Solwezi: early 1960s 2018-10-17T12:25:43+00:00

Alexander Nisbet’s photographs of “Solwezi: early 1960s”

Alex hobby was photography and he took these Solwezi pictures after he opened Solwezi Secondary School for the Northern Rhodesian Government (GRZ) in 1960.

Important Note: Many of these Nisbet photos of Solwezi precede those on the my personal page: “Solwezi Secondary: 1963-65.”  To go back to that page, click this link: Solwezi Secondary School.

Alex’s old photos were scanned by his son, Alastair. Paul David Wilkin wrote the text beneath the photos. Alex and Marjorie Nisbet’s three children (Janette, Dileas and Alastair) have suggested some text. Many individuals in all these Nisbet photos from this by-gone era of the early 1950s to the mid-1960s are hard to identify as most people are either dead, or very elderly with few having access to the Internet.

The first row of photos below were taken outside the main school building, circa 1962-1964. School staff are in the photo on the left. The only staff members’ name that I remember are from the far left, me, Fergus Macpherson, after two Zambians is one woman and then Alex; on the far right Clive Inman and then Bob Hammond. I do not remember the name of the woman in the middle nor the five African staff members.   Two photos of senior students are on the right.

Alexander (Alex) Nisbet was a hugely important figure in the history of education in Northern Rhodesia and later Zambia. As described in detail on the cover page, he and his wife, Marjorie, came from the U.K. to Chitokoloki Mission in Zambezi District in the 1950s to take over the Upper Primary School at the Plymouth Brethren (often referred to as CMML) mission that George Suckling had started many decades before. In 1960, he was asked to open the first secondary school in the NWP by the Northern Rhodesian Government. (After Independence, he would open a large government secondary school in Lusaka.) The following three Solwezi pictures (circa early 1960s) show him in his garden with his camera, preaching, and office.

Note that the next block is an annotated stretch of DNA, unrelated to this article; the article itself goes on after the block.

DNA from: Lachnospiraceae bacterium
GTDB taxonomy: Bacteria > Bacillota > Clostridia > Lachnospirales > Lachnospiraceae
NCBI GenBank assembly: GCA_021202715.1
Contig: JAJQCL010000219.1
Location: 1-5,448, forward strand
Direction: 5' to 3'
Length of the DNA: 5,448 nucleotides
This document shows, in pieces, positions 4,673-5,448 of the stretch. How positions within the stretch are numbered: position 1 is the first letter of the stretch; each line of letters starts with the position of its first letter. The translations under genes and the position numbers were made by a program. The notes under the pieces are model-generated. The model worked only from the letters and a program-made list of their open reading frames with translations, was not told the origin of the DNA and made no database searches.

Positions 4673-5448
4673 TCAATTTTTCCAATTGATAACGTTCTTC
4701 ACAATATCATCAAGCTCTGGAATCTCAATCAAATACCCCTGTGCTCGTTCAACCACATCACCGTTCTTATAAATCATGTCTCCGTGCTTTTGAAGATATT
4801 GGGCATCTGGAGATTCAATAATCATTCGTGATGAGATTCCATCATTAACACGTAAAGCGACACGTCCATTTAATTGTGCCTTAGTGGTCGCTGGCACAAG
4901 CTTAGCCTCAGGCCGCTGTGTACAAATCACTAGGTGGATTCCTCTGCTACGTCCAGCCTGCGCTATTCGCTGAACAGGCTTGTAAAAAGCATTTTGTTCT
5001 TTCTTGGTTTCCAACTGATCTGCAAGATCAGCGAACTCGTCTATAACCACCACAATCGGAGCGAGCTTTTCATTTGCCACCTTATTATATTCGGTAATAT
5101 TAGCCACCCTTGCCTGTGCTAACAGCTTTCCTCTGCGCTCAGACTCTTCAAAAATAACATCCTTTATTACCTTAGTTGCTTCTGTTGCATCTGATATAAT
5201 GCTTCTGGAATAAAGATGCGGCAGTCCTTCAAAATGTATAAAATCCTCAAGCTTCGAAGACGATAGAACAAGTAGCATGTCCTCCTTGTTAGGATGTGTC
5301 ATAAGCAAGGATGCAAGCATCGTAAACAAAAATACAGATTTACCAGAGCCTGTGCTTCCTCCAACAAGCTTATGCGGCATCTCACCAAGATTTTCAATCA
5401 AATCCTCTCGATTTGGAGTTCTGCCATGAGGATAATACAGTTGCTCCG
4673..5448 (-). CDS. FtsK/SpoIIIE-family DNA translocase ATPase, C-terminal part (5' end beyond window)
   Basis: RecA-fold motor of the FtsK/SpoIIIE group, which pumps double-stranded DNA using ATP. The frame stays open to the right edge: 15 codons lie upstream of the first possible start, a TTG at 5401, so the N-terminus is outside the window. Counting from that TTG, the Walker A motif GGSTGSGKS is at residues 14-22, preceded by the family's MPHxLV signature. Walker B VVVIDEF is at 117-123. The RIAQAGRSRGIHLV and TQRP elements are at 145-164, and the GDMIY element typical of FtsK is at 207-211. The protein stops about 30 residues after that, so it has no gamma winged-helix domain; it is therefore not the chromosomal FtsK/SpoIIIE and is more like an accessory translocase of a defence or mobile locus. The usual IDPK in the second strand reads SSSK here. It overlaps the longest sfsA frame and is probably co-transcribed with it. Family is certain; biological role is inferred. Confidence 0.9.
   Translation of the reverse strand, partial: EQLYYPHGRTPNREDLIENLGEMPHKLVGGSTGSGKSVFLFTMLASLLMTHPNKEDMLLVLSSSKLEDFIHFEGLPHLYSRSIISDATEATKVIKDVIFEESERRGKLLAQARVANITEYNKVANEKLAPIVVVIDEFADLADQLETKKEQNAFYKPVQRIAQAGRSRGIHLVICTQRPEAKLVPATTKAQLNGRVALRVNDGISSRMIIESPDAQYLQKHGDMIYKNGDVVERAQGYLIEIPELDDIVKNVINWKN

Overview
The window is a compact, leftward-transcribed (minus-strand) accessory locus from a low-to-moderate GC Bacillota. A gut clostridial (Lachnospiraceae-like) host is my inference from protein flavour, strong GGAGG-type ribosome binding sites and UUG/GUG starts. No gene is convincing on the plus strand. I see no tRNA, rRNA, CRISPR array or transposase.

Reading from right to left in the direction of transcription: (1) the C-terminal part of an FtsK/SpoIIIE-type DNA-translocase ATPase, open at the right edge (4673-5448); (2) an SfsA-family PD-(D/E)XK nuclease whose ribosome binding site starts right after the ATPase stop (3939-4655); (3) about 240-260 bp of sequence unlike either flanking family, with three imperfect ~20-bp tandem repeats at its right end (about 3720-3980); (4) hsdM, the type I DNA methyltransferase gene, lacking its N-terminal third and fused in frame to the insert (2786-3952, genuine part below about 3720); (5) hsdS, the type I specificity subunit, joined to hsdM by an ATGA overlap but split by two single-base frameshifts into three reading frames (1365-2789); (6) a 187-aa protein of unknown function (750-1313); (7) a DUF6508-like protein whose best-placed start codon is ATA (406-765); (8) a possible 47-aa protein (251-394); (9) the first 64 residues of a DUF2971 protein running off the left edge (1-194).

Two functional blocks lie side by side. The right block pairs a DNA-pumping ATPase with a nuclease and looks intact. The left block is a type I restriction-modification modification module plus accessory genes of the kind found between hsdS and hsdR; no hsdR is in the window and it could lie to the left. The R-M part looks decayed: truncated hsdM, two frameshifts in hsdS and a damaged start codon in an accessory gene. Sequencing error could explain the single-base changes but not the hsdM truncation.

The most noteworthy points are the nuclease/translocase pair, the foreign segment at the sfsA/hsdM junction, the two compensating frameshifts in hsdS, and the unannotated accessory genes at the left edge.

Student photos outdoors: lining up at the Headmaster’s office, football pitch, and having fun in an informal pose outside the main school building.

Classrooms, teachers and students. As a trained scientist, Alex was very concerned about science education. The first row contains three pictures of the science laboratory with Mr. Nisbet and students in the left photo and then in the middle photo, Clive Inman, a temporary teacher from Australia, and students working by themselves on the right. I believe the student on the far right is Willie Sweta.

In this row of classroom scenes, Bob Hammond (American) is teaching math, the woodwork shop and on the right, Fergus Macpherson (Deputy Headmaster) checks a student’s tie.

Solwezi Secondary School (SSS) student life, circa 1962-64. There was no electricity, nor would there be for many years afterwards. The leftmost picture in the first row was taken in a dormitory (see the paraffin lamps in the background); the middle picture shows a student studying by paraffin lamp, which could have been taken either at SSS or at Chitokoloki (late 1950s); and in the rightmost picture, students enamored by the school’s new board games, probably  Monopoly.

In this row, students are practicing a dance routine, drama on the improvised stage, and the school’s tiny clinic on the right.

SSS’s initial classrooms and offices on its large campus.

Northern Rhodesian Governor and his entourage visited the school and were met by Alex and a student honour guard. In the bottom row, one of the officers in the middle is Hugh Bayldon, who was the Provincial Commissioner for the NWP before Independence. (More help needed to identify other colonial officers and also school students.)

The above photos have focused on Solwezi students, staff, school life and NRG officals visiting. These will be of special interest to Zambians. The next few sets will be of greater interest to the Nisbet family and their friends. They focus on Alexander and Marjorie Nisbet at home with their their three young children: Janette, Dileas and Alastair in the same period: 1962-1965.

Tea time on the front lawn on a beautiful afternoon.

Weekend relaxation at the Solwezi River and nearby lake.

Off to school, probably Sakeji in Mwinilunga: Janette, Alastair and Dileas. Also on the right would have been a typical scene when traveling in the NWP: wide dirt road, small village and young man seeking a ride to town or school.

Alastair at home. Probably his father or a family friend killed the animal on the right.

Solwezi area. In town centre: English-speaking church and Mwaiseni Stores. On the right, a typical village scene near the school with school boy in front.

Addendum. Six interesting pictures (two rows below) by Alex Nisbet were overlooked when I was developing this page and on Chitokoloki. Bob Hammond was a popular young science and math teacher who arrived a year before I did. He was preaching in a Solwezi church (not sure of location) in the picture below. Next to him is a young student studying and in the upper right, the SSS driver is standing next to the school lorry. On the bottom is the main PO and Dileas learning to ride a horse. In the bottom right corner is a dead hyena taken at Chitokoloki; Dileas says that there were still quite a few in the 1950s.

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